Wednesday, September 27 2017

VietNamNews

50% of Vietnamese children have vitamin deficiency

Update: March, 04/2013 - 05:00

More than 50 per cent of Vietnamese children fail to get enough vitamins or iron in their daily meals, says the National Institute of Nutrition.— Ilustrative image

 

HA NOI (VNS)-- More than 50 per cent of Vietnamese children fail to get enough vitamins or iron in their daily meals, says the National Institute of Nutrition.

Institute surveys showed the rate of Vietnamese children lacking different kinds of vitamins, namely A, B1, C and D, was higher than the other three countries in the region, Malaysia, Indonesia and Thailand.

The surveys on nutrition in Southeast Asia were conducted by the Vietnam Nutrition Association and the Friesland Campina Institute.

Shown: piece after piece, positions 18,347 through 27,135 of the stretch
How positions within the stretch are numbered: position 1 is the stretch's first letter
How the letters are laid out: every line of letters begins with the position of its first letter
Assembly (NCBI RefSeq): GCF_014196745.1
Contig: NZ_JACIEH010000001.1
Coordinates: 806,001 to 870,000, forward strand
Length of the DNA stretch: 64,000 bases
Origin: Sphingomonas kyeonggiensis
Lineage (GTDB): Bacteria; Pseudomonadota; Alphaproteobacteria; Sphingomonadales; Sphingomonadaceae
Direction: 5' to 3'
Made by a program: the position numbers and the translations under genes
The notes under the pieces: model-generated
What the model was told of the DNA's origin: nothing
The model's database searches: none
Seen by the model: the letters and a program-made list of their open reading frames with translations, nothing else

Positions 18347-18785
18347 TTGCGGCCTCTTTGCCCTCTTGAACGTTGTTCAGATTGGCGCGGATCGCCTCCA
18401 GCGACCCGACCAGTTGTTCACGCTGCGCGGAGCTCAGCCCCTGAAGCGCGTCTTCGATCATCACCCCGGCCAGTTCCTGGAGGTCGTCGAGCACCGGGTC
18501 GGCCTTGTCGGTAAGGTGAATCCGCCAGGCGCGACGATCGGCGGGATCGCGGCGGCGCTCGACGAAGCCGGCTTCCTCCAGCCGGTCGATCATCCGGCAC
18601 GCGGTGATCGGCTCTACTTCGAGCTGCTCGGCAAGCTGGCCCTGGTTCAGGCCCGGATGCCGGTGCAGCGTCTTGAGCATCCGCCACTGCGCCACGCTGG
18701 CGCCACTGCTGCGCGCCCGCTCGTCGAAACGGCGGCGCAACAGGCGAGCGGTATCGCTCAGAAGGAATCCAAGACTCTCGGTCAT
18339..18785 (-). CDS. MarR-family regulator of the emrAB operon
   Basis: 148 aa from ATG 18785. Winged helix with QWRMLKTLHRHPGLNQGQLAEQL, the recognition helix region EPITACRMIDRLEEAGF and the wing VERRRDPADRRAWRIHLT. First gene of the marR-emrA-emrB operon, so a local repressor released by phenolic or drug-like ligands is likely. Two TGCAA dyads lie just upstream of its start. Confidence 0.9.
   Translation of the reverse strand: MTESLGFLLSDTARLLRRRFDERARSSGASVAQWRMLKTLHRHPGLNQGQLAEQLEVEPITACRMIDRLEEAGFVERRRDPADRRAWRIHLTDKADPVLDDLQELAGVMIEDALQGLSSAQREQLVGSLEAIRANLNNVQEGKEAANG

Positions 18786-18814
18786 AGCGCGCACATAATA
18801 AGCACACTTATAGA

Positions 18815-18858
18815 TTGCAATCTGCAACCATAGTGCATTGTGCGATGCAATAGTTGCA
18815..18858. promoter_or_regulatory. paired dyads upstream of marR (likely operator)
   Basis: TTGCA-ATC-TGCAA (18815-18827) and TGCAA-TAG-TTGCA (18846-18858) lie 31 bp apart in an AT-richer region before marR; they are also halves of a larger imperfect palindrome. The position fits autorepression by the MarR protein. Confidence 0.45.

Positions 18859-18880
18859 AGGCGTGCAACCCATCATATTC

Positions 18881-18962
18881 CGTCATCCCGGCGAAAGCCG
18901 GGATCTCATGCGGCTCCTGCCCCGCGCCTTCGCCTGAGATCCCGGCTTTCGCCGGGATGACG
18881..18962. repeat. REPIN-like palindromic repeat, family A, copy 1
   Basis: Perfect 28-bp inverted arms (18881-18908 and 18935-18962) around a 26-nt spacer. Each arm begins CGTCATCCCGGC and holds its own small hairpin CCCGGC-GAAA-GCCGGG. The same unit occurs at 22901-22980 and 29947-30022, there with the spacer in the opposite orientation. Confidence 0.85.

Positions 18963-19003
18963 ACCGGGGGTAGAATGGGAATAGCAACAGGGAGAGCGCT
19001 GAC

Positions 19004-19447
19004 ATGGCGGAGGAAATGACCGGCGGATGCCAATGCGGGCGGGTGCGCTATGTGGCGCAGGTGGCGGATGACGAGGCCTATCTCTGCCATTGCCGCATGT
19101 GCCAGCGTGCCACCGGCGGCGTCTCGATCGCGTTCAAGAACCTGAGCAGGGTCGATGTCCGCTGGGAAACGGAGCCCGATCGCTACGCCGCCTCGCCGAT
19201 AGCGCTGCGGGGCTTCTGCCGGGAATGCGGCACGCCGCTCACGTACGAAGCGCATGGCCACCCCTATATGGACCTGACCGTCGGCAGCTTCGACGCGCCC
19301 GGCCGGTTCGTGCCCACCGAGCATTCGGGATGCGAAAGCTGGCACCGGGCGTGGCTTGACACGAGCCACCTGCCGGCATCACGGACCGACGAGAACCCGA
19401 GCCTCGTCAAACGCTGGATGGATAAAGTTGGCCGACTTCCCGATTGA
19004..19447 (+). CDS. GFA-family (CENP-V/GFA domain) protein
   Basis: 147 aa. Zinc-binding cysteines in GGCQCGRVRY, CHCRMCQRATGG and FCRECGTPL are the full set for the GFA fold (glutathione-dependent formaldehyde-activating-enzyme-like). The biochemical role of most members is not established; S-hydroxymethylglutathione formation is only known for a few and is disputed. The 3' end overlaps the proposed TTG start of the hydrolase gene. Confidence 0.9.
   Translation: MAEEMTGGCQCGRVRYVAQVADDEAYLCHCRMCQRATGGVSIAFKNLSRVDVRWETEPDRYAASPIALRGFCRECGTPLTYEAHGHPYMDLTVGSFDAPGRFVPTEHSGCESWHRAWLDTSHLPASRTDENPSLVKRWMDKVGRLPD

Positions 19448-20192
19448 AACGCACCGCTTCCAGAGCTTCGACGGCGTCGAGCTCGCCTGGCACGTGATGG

Project co-ordinator from the institute Le Nguyen Bao Khanh said the surveys were conducted at the same time in each country to provide a comparison.

They showed the number of children in urban areas lacking vitamins was higher than in rural areas. Girls in urban areas led the list of children lacking vitamins, their rate being 50 per cent.

Khanh said parents should be informed about the importance of vitamins in children's development. Families needed to adjust their habits.

"The most serious consequence is the shortage will affect children's height or lead to rickets," she said.

Nutritionists said the two sources of vitamins were food and sunshine.

Vietnamese people's meals lacked more vitamins than the other three countries and did not meet children's development needs.

Institute director Le Thi Hop said the main source of vitamin D from food was eggs, milk and meat.

Children needed to be given one egg per day whereas adults could have 2-3, she said.

Children under one year old needed exposure to sun, especially in their first three months. -- VNS

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